Everyone Wants to Go to Heaven, just not Today

The latest news of revolution from the Middle East combined with the latest natural disaster and the spate of end of the world predictions make it very hard to pretend that we in the North/West will be immune from change. The evidence comes from a multitude of sources and includes many symptoms – technology, politics, economics, sociology and, of course, religion.

May 21, 2011 is one of the most recent dates set for Judgment Day (not the Schwarzenegger Terminator movie). Others claim Mayan and Hopi Indian traditions predict December 21, 2012. Besides the calculations supposedly based on biblical interpretation are those various other “scientific” clocks that estimate how close the end.

Many in The United Church of Canada have been dancing to the two beat rhythm of decline and dysfunction for a number of decades. Both statistical trends and anecdotal evidence are cited.

Realistically I suppose we shall have to wait and see. The predictions do raise the interesting question though of what to do in the meantime.

This is not a new dilemma for Christians. Early on, when the return of Christ was expected any hour, if not day, the responses varied from Load up the MasterCard (since we won’t have to pay it off any way!) to movements of rigorous self-reflection, discipline and confession, in order to be found worthy.

Though it can sound fanciful the question is actually very real and practical. As a pastor, I sometimes encounter it with people who have faced serious illness, perhaps even death. Do they “eat, drink and be merry” – because after all life is short anyway – or do they radically change their life, eating well, exercising and smelling the roses, in whatever form?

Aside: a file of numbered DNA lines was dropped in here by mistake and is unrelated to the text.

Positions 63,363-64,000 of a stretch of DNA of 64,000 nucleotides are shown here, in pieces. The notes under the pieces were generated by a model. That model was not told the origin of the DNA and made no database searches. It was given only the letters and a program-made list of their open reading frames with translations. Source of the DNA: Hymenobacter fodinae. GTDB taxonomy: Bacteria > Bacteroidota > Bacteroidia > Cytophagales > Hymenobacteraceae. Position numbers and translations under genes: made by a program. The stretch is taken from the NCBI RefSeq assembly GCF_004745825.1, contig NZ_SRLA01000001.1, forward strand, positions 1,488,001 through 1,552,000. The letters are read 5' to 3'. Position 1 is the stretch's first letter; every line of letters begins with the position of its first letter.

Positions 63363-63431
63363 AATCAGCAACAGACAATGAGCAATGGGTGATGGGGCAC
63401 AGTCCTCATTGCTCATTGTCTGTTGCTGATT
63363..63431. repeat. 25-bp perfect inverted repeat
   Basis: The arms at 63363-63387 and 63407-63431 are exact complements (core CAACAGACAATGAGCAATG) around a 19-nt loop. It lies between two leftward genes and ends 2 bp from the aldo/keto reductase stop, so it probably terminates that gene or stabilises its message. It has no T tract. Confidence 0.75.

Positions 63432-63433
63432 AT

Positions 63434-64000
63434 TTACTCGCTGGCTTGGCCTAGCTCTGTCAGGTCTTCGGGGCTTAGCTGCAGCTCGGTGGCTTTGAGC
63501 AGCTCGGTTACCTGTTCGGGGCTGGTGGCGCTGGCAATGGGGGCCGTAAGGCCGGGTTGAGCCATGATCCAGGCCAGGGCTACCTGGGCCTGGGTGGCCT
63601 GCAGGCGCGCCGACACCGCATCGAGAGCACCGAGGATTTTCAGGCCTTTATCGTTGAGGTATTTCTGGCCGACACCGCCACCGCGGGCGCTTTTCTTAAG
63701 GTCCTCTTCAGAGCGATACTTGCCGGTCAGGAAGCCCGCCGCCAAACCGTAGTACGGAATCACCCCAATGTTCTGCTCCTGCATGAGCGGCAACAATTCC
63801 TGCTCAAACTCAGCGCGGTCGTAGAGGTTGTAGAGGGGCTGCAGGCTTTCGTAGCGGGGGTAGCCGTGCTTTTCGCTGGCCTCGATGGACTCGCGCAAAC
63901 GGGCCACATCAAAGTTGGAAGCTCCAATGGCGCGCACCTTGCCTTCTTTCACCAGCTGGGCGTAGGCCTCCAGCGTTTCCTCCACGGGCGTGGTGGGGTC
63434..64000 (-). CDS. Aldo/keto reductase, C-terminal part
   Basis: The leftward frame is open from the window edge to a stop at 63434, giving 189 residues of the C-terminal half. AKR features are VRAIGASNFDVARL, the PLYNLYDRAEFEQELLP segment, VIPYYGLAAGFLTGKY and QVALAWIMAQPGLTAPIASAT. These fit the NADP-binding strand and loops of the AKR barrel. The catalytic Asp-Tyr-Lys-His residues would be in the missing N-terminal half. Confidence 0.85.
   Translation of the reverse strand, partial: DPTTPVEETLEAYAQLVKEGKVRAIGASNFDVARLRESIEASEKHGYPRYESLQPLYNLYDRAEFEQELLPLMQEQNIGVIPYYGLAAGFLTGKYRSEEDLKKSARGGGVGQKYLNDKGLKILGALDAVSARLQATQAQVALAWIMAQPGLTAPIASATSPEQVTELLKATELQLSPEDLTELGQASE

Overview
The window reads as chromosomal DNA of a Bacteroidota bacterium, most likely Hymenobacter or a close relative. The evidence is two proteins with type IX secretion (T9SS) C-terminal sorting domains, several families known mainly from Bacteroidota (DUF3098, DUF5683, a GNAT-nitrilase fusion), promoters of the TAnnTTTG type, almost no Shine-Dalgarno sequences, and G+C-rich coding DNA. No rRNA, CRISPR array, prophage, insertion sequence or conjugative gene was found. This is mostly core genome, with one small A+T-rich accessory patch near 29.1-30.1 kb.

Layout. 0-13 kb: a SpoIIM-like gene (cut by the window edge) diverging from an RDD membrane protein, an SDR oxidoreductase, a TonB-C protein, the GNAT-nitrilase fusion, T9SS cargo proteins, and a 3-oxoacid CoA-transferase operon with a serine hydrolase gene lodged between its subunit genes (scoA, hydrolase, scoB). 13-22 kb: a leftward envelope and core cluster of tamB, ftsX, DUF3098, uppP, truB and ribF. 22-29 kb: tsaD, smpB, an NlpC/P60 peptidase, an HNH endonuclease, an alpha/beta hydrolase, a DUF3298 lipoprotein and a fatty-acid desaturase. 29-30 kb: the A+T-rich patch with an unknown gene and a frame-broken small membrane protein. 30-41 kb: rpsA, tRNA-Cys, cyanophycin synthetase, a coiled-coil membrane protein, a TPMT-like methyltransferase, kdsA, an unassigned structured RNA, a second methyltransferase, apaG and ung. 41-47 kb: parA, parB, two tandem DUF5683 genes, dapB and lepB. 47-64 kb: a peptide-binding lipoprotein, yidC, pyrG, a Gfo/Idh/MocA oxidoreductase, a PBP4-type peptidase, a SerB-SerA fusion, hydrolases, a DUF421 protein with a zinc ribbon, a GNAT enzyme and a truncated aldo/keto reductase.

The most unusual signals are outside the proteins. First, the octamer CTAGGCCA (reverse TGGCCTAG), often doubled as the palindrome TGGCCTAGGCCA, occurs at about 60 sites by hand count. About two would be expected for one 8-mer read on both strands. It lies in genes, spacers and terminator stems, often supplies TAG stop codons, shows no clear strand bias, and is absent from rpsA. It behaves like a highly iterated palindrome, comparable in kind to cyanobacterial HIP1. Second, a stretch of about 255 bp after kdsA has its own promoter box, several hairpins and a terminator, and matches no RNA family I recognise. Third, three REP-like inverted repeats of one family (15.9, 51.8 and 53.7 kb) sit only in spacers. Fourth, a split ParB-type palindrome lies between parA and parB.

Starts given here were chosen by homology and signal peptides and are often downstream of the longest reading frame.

Ric Elias, in a TED talk, recounts 3 things he learned when his plane crashed into the Hudson River. Included in the three was the decision to collect only bad wine, since all good things would be gratefully received and enjoyed, not postponed.

Somewhere in this mix though comes the Christian value of service. Matthew 16:25 – “For those who want to save their life will lose it, and those who lose their life for my sake will find it.” I suppose the truth of this holds, whatever the timeline.


  1. Thanks for this Keith.
    I keep thinking about where is the hope in the stats.
    And I am particularly concerned that as we baby-boomers age, we don’t create a a climate of doom; a climate of the “best (of the world) is in the past;” for our children.
    It is time for our generation to make room for hope for our children.

    1. Thanks David. I agree it is time to open up the space. It will not be as simple as leaving long held positions; i think it will also involve advocating and championing new forms of ministry and supporting people as they move with congregations through this strange transition time.

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